On the very top, Dale placed a smaller box that was held together by reams of sellotape. It housed his camera, the first camera he’d ever owned as a professional journalist and the only one that he couldn’t bear to part with. It was a black Nikon N2000 model, fitted with a Sigma Hyperzoom lens. The lens was so wide and so long, Dale could see its black edges bursting from the thin and fragile cardboard box. A stunning example of photography equipment.
Dale stood back and admired the tower he had created. A thought crept into his mind that, perhaps, Eliza had chosen this place out of spite. He had removed himself from the decision making process. After everything that had happened, he thought Eliza might want to choose the house herself. He had even thought that she might enjoy it; embarking on an exploration of different, albeit smaller, houses and deciding on a suitable, albeit modest, house. But it seemed it was now another reason to blame him for how low he had brought them; to remind him that they weren’t here by choice.
Once his boxes were safely in the house, he escaped to the garden. The garden was overgrown. Dale didn’t know much about gardens. But he definitely knew it was overgrown. Perhaps he could hire someone to sort it out? Behind him, Eliza’s voice echoed as she barked calls and commands to the men inside.
He shuffled his feet amongst the weeds and waited for the noise in the house to subside. He was acutely aware that Eliza hadn’t asked him to help move anything around the house. Perhaps this was another way of reminding him of his lack of responsibility. Not that he needed reminding. The day they moved into the house was the two hundred and forty third day since he had lost his job.
After waiting for the removal men to leave, he walked back into the house. He attempted to make his footsteps sound louder as he wandered from room to room. He paused at the cellar door, his arm outstretched, reaching for the handle.
“That door doesn’t open”. Eliza’s voice rang out from the top of the stairs. “Try and open it.” Dale obeyed half-heartedly, only to find that the door wouldn’t budge. Not a single movement could be coaxed from the handle. He tried harder, grunting as he pressed his minimal bodyweight against the stubborn door. Eliza, losing interest, walked away.
“I want to see what’s down there,” she called out, over her shoulder, “The landlord hadn’t mentioned there was a cellar but there it is. I want to see what’s down there.”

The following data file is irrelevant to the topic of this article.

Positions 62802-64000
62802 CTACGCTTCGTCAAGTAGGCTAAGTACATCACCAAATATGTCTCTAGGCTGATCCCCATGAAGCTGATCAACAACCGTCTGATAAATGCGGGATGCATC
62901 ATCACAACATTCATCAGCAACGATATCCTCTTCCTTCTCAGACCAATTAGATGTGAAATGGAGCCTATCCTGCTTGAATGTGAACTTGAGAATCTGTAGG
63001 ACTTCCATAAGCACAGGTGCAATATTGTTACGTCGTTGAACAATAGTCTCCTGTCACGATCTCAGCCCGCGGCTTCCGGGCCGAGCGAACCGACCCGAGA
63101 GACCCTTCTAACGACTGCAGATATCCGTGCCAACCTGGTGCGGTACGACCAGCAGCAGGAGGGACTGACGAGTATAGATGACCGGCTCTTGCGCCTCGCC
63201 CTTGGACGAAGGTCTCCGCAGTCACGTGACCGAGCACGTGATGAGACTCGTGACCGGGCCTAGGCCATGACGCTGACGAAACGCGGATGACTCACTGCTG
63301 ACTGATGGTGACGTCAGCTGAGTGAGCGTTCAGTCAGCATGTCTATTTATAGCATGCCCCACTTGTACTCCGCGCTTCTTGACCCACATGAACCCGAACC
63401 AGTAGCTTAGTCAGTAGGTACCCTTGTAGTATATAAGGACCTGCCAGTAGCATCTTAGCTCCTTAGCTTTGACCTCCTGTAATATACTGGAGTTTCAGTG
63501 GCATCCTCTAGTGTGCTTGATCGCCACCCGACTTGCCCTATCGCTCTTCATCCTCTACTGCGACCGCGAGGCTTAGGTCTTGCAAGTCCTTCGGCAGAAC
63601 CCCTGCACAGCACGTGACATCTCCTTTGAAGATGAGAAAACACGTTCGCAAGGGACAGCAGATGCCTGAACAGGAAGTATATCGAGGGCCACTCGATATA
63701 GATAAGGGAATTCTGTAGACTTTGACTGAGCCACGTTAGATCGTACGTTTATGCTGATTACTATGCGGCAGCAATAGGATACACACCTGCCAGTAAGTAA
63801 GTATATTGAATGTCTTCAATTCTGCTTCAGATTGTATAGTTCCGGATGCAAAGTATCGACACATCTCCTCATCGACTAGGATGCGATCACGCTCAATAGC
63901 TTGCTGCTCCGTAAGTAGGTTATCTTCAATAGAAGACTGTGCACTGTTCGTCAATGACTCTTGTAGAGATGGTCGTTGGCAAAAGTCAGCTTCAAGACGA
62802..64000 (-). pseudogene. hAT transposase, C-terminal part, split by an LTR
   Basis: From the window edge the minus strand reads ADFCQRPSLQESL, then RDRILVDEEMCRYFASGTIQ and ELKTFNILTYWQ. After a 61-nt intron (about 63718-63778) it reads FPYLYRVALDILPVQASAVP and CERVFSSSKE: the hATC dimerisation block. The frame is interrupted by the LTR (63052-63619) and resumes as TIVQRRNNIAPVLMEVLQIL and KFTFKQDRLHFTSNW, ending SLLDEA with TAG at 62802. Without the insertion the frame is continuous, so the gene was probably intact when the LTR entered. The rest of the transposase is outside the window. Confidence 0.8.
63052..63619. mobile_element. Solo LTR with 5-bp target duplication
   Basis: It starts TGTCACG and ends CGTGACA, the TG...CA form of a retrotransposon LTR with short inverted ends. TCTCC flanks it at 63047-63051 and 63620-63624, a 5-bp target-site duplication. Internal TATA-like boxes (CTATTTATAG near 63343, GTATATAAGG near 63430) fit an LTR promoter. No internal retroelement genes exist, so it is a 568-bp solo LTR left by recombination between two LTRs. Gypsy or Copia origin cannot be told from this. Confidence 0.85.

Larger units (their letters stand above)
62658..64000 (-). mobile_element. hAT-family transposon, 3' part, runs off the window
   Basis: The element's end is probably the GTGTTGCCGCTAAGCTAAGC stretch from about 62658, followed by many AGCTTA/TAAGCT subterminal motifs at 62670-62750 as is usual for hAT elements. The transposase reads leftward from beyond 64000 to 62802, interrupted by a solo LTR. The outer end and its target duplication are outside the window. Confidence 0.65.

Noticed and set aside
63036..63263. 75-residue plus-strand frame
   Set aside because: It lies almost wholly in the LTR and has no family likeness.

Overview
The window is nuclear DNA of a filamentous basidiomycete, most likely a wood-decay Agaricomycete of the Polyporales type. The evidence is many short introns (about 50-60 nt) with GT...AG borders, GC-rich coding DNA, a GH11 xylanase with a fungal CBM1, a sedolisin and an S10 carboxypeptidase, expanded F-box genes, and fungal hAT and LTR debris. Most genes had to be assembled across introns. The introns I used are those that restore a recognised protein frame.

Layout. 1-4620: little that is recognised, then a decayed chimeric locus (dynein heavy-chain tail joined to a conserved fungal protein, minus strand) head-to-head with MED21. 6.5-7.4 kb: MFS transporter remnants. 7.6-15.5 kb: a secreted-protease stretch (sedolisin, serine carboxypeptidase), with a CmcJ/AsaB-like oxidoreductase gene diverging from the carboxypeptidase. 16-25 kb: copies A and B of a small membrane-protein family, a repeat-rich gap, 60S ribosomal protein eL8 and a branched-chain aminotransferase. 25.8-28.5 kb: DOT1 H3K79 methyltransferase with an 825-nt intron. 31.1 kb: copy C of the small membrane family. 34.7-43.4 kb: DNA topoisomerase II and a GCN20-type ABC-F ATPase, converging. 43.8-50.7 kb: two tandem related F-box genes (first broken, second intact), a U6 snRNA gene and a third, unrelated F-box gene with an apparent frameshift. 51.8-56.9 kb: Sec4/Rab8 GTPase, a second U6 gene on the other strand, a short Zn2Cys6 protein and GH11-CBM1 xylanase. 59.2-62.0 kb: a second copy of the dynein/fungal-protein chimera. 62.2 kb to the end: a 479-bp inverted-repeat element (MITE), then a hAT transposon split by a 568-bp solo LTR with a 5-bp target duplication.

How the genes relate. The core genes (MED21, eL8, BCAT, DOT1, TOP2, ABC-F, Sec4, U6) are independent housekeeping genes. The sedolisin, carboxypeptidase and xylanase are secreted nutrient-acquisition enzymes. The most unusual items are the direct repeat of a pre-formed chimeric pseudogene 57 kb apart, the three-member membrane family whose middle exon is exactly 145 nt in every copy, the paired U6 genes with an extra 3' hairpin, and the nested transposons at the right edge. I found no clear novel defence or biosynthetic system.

Dale sighed. “Maybe he hadn’t mentioned it because there is no cellar.”
“No cellar?” Eliza shot back. She returned to the stop of the stairs, leaning over the banister to glare down at Dale. “Just a door? Why would there just be a door? There’s always something behind a door”. She shook her head, seeming to shaking away any notions of doors without rooms, or gardens, or cellars sitting obediently behind them.
Dale rolled his eyes. “Perhaps the cellar has been filled in.”
Eliza didn’t answer at first. “Try and open the door again. Or we’ll have to contact the landlord.”
The landlord was a short, loud, yet nervous man. When they had first come to view the house, Eliza had stood in the empty, echoing living room to discuss the terms of the tenancy. Dale had only come in as far as the hallway, before deciding to retreat to the car. He could hear the landlord’s voice bellowing from the front door and Eliza’s voice attempting to match his volume.
“I hope you’ll be very happy in the house, Mrs Feeman!” He yelled.
“Thank you very much, Mr Fallin!” Eliza yelled back.
He was also the kind of man who laughed a lot and often for no reason. He’d almost giggled as he walked Eliza back to the car where Dale was waiting, cowering behind the window from the two loud figures approaching him. Mr Fallin didn’t speak to Dale, only continued to smile and laugh silently to himself. Eliza returned the laughter for a while and then turned her back on him as she got into the car, frowning. Dale watched the landlord turn towards the house, looking up and down the street before he walked in, his laugh turning to a sudden, violent cough.
Mr Fallin was not the sort of person Dale wanted to deal with. As nervous as Mr Fallin appeared to be, Dale was considerably more so. Dale often stumbled over his words when he spoke to strangers, which usually led him to avoid strangers altogether. Despite this, on their second day in the house, Eliza left for work early and set Dale the task of phoning the landlord to enquire about the cellar door. She’d squeezed his arm as she left. Now he wished he turned over and pulled her back under the duvet with him.
Dale stood by the phone for a while, muttering under his breath; “Mr Fallin, it’s Dale Feeman here. I’ve got a quick question about the…the cellar door. It’s just…you see, we can’t seem to …to open …it.” Dale shook his head. He walked back to the cellar door and tried the handle again. If he could open the door, he wouldn’t have to ring Mr Fallin, Eliza would be happy, she wouldn’t complain when she got home. He tried the handle again. He knelt down to inspect the handle closer. It was a typical round, gold handle. He ran his finger over the metal surrounding it and down to the keyhole, pushing his finger into the small hole. He couldn’t feel any air coming through the keyhole. He pressed his face against the door and looked into the hole. There was nothing but black.
Sighing, he sat cross-legged on the floor and considered what to do. His eyes ran from the handle, to the keyhole, to the gap between the door and the door-frame. He was just about to pull his face away when something caught his eye. Scrambling up onto his knees, he leant closer, almost pressing his face against the grain of the door. Running throughout the small space around the edge of the door, was what appeared to be a very thin line of cement.
Excerpt from Chapter 4